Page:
Can music and dance reduce salt pollution?
Each winter, Minnesota uses thousands of tons of salt on public roads and on private properties. This de-icing salt gets into lakes, streams and groundwater, threatening drinking water and aquatic life. One part of reducing salt usage is helping people understand the impact improper and excessive de-icing has on their local watersheds.
But how to do that?
University of Minnesota expert Mark Pedelty and his collaborators created Ecosong.Net to inform the public about chloride pollution — and other environmental stressors — in an entertaining way. Their four-minute original music video, “Watershed,” a collaboration with the Mississippi Watershed Management Organization, has been used by the Minnesota Pollution Control Agency and local townships to engage and education communities across the state of Minnesota.
Mark Pedelty, Ph.D.
“Music and dance is a great way to mobilize a community. From large scale civil rights, human rights, labor, women’s, LGBTQ and environmental movements to local community organizing, music is an art that organizes. Music can encourage us to consume, party and ignore problems — and there can be a comforting catharsis in such moments of consensual forgetting — but music and dance can also help us to remember and express what matters most and celebrate that which we aspire to achieve, together.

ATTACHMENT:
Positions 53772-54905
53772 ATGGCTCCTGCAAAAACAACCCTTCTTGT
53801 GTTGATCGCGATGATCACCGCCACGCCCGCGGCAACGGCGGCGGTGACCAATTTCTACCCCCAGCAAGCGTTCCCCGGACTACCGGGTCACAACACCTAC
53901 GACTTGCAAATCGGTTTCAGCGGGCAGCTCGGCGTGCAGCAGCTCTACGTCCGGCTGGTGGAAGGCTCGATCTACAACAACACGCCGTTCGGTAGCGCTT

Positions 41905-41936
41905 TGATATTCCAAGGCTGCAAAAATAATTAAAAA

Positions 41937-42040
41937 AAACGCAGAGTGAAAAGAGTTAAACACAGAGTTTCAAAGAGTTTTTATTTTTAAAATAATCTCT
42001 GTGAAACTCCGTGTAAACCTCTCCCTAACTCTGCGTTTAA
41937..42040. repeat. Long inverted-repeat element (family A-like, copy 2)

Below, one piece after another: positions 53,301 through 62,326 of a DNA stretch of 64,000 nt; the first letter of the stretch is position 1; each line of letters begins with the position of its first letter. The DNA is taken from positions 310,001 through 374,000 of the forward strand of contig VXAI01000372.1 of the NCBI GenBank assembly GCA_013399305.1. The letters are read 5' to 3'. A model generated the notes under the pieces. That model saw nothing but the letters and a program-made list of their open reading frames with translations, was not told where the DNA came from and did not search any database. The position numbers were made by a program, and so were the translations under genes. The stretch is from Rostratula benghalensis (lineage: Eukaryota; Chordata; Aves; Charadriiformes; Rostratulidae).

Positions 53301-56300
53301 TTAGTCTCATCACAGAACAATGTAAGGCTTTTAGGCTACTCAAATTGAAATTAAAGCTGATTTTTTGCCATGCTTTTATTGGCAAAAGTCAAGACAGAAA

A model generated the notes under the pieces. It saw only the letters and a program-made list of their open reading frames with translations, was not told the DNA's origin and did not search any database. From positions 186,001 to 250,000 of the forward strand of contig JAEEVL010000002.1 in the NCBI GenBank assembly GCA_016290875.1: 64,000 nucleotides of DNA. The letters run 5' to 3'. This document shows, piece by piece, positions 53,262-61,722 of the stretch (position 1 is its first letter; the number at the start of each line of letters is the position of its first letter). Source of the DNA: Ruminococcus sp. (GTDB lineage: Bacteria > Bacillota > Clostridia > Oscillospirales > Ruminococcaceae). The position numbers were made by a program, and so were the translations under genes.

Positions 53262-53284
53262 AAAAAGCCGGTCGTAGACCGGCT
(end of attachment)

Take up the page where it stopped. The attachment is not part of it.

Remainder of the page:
“Each of these dancers, musicians and videographers — about 50 in all — became experts and organizers on the topic, fulfilling University of Minnesota’s mission as a public land grant institution. We have produced videos about noise pollution, rain gardens and the effects of climate change on Minnesota’s lakes. Perhaps none have hit the mark quite like ‘Watershed’. We hope it can continue to share its message, both as a music video and via live events with the community.”
Mark Pedelty is a fellow in the Institute on the Environment and a professor in the College of Liberal Arts on the Twin Cities campus. He specializes in how music and sound can be used to communicate environmental issues. Pedelty produces, directs, and composes music videos for Ecosong.Net, watershed districts, and environmental nonprofits. These productions have earned numerous film festival awards and official selections.
In 2018, Pedelty and the rest of the Hypoxic Punks partnered with the Mississippi Watershed Management Organization and U of M student dancers to create “Watershed,” a song-and-dance celebration of the movement to combat chloride pollution. Tim Gustafson, a professor in the College of Liberal Arts on the Twin Cities campus, wrote the song and Bob Poch, a senior fellow in the College of Education and Human Development, kept everyone on beat.
‘Watershed’ has received a number of official selections and awards at various film festivals. This music video and others on Ecosong.net and live concert exchanges are to help create esprit-de-corps within partnering stewardship organizations.
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- Agriculture and Environment